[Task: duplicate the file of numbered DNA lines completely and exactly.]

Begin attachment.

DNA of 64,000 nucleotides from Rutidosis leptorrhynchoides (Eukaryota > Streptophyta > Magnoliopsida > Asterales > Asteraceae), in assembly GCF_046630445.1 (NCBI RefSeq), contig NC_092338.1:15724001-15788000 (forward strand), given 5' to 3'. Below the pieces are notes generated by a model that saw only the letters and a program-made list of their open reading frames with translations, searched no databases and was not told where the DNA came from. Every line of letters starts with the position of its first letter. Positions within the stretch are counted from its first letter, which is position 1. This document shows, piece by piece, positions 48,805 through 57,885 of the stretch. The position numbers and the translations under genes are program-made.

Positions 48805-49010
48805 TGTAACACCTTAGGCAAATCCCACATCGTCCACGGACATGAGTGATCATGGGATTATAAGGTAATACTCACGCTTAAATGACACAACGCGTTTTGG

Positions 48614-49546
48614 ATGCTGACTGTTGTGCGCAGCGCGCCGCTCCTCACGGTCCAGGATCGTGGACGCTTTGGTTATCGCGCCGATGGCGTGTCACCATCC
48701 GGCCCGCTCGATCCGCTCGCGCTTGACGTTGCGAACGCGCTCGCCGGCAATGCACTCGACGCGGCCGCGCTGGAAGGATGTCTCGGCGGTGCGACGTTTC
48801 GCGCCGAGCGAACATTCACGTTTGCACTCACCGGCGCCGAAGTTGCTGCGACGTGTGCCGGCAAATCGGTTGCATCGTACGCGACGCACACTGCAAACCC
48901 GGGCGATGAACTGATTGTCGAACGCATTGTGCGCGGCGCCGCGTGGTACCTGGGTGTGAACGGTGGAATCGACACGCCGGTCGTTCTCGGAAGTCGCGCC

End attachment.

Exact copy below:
DNA of 64,000 nucleotides from Rutidosis leptorrhynchoides (Eukaryota > Streptophyta > Magnoliopsida > Asterales > Asteraceae), in assembly GCF_046630445.1 (NCBI RefSeq), contig NC_092338.1:15724001-15788000 (forward strand), given 5' to 3'. Below the pieces are notes generated by a model that saw only the letters and a program-made list of their open reading frames with translations, searched no databases and was not told where the DNA came from. Every line of letters starts with the position of its first letter. Positions within the stretch are counted from its first letter, which is position 1. This document shows, piece by piece, positions 48,805 through 57,885 of the stretch. The position numbers and the translations under genes are program-made.

Positions 48805-49010
48805 TGTAACACCTTAGGCAAATCCCACATCGTCCACGGACATGAGTGATCATGGGATTATAAGGTAATACTCACGCTTAAATGACACAACGCGTTTTGG

Positions 48614-49546
48614 ATGCTGACTGTTGTGCGCAGCGCGCCGCTCCTCACGGTCCAGGATCGTGGACGCTTTGGTTATCGCGCCGATGGCGTGTCACCATCC
48701 GGCCCGCTCGATCCGCTCGCGCTTGACGTTGCGAACGCGCTCGCCGGCAATGCACTCGACGCGGCCGCGCTGGAAGGATGTCTCGGCGGTGCGACGTTTC
48801 GCGCCGAGCGAACATTCACGTTTGCACTCACCGGCGCCGAAGTTGCTGCGACGTGTGCCGGCAAATCGGTTGCATCGTACGCGACGCACACTGCAAACCC
48901 GGGCGATGAACTGATTGTCGAACGCATTGTGCGCGGCGCCGCGTGGTACCTGGGTGTGAACGGTGGAATCGACACGCCGGTCGTTCTCGGAAGTCGCGCC